Uncertainty for California developers, construction workers as CRAs disappear
For decades, community redevelopment agencies in California have helped build affordable housing, shopping centers, youth sports fields or other projects to get rid of urban “blight.”
Their record of success is often good, although critics say some redevelopment projects were a waste of money.
To help balance the state budget, Governor Brown last year decided to eliminate the redevelopment agencies – or CRAs. They’ll vanish on Wednesday, leaving builders who work with the CRAs trying to figure out what comes next.
At a recent Central City Association luncheon, top developers presented slideshow updates of projects they hope will shape the skyline of downtown LA, including Farmers Field, the Broad Museum, LA Metro’s Regional Connector. Developer Bill Witte talked about the Civic Park, scheduled to open this summer.
"This is going to slowly add to the development of the Bunker Hill, or re-development of the Bunker Hill," said Witte. Then he caught himself. "We can’t … I’m sorry, can’t use that word anymore," he said as some lucheon attendees chuckled. "The development of the Bunker Hill area."
Joking aside, Witte is trying hard to see the upside of the shutdown of the community redevelopment agencies that his company has worked with for years.
"Well, as a developer, I have to be an optimist," Witte told KPCC in an interview after the luncheon. "Actually a lot of what we do is affordable housing, which is heavily funded out of redevelopment. But I think out of chaos, there is opportunity. "
But that doesn’t mean Witte and other developers aren’t worried about the chaos. His company - the Related Companies of California based in Irvine - is involved with the Grand Avenue project, which aims to bring apartments and shops to some downtown property near L.A. City Hall.
"You know we have a five year-old development agreement that is a binding contract. It does have some redevelopment commitments, not enormous, so there’s gonna be some uncertainty about that. "
Witte says as the redevelopment agencies disappear, developers should remind project partners that contracts are binding.
"One of the challenges for everybody in redevelopment now: there’s no arbiter; there’s no judge," Witte said. There’s no place you go to say, ‘This is OK’ or ‘That isn’t OK.’ So I think you have to kinda create – and that’s what we’re doing now – you have to create your own template for that and then make your case. "
Witte wasn’t threatening to make his case in court, but one reason the City of LA decided NOT to take over its community redevelopment agency was the chance that it would get sued by developers with projects that don’t go forward. Carol Schatz – who heads the Central City Association of LA - says more than 60 people attended a recent meeting of her group’s Housing and Development committee, including some top land use attorneys.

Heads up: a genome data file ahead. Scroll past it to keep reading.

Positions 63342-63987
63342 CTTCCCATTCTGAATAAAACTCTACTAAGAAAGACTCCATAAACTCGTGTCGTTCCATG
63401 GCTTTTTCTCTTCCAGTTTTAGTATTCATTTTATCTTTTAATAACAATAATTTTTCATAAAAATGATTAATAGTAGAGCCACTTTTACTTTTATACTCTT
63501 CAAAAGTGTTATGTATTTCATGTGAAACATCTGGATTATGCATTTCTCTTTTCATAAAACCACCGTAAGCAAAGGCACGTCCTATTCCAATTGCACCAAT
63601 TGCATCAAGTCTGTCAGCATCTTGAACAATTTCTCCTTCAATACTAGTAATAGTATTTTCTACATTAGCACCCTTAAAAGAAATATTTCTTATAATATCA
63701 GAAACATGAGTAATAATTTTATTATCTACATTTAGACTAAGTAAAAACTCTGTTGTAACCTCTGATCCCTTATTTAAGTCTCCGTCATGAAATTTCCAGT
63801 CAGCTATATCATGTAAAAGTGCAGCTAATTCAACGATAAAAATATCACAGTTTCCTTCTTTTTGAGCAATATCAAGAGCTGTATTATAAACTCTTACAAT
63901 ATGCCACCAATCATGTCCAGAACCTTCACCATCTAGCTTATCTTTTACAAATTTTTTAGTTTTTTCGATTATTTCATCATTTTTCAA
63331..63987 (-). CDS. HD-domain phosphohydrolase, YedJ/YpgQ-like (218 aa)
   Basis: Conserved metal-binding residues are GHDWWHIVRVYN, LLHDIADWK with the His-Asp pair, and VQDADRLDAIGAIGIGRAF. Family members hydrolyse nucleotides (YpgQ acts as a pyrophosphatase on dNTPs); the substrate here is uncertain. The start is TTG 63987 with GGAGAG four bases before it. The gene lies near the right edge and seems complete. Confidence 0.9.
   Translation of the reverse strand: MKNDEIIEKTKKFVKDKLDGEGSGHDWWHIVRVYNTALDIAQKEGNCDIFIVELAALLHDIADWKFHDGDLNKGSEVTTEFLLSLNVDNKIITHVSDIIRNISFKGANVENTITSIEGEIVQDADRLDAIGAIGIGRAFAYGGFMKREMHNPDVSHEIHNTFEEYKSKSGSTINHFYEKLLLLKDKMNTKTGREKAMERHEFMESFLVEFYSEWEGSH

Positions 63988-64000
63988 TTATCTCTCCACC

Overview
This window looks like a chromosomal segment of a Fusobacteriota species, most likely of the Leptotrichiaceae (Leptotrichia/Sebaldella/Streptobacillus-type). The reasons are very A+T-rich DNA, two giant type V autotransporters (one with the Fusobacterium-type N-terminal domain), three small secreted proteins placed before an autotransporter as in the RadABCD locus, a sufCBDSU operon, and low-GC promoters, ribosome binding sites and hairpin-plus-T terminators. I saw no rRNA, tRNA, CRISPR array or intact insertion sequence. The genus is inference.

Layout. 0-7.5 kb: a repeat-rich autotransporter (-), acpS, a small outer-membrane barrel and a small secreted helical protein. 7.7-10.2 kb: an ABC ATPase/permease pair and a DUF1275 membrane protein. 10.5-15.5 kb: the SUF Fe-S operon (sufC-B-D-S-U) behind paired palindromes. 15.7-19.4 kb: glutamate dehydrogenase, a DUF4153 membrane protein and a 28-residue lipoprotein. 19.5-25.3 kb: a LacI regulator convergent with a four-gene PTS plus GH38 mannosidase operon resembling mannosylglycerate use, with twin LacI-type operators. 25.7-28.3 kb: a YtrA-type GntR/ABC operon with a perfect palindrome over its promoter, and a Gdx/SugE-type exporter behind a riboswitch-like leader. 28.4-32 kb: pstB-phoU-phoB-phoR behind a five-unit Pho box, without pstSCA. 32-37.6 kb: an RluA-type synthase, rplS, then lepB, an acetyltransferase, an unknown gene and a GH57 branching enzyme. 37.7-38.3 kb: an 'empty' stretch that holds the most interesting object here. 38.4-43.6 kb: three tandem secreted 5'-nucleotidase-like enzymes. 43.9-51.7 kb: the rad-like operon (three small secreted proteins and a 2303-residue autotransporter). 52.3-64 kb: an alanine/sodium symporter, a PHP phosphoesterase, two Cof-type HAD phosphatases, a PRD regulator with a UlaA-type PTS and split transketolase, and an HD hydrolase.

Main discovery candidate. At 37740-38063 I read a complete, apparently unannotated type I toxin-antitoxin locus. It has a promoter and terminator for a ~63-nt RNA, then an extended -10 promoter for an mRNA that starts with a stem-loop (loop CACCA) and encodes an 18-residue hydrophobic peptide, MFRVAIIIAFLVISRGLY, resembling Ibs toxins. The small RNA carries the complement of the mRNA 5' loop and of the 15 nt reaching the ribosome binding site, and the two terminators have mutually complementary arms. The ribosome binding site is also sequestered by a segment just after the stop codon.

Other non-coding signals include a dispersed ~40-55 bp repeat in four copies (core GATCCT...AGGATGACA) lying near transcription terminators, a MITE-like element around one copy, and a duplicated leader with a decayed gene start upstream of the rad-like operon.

"There are a lot of untied loose ends," said Schatz.
Gov. Brown plans to set up special boards to ease the transition away from redevelopment agencies. Schatz wants him to choose wisely when he decides who’ll serve on those boards.
"We need the expertise of the right people to be appointed to these boards to make sure that we can resolve these, these loose ends," Schatz said.
Carolyn Hull knows about loose ends. She is – until Wednesday – the South L.A. region administrator of the Community Redevelopment Agency.
"Some developers have signed development agreements. Others have loan agreements with us that are in pre-development that haven’t gone to permanent yet," Hull explained. "There are others where we entered into exclusive negotiating agreements but we haven’t actually transferred the land to them, but they have expended a lot of money in putting together site plans to move a project forward. These are uncertain times."
And no developer likes uncertainty.
"Each case has to be evaluated based on where they were with our negotiations," Hull said. "But there are difficult conversations."
Hull says the most difficult conversations are with construction workers. The CRA projects in jeopardy represent hundreds of jobs.
"In an economy where the unemployment rate is high and in communities like this where it’s often double the county average, these type of jobs with the policies that we have in place that insure local hires is critical for these communities moving forward. "
Hull was speaking at a 22-acre site near Baldwin Hills that’s been waiting for redevelopment for decades.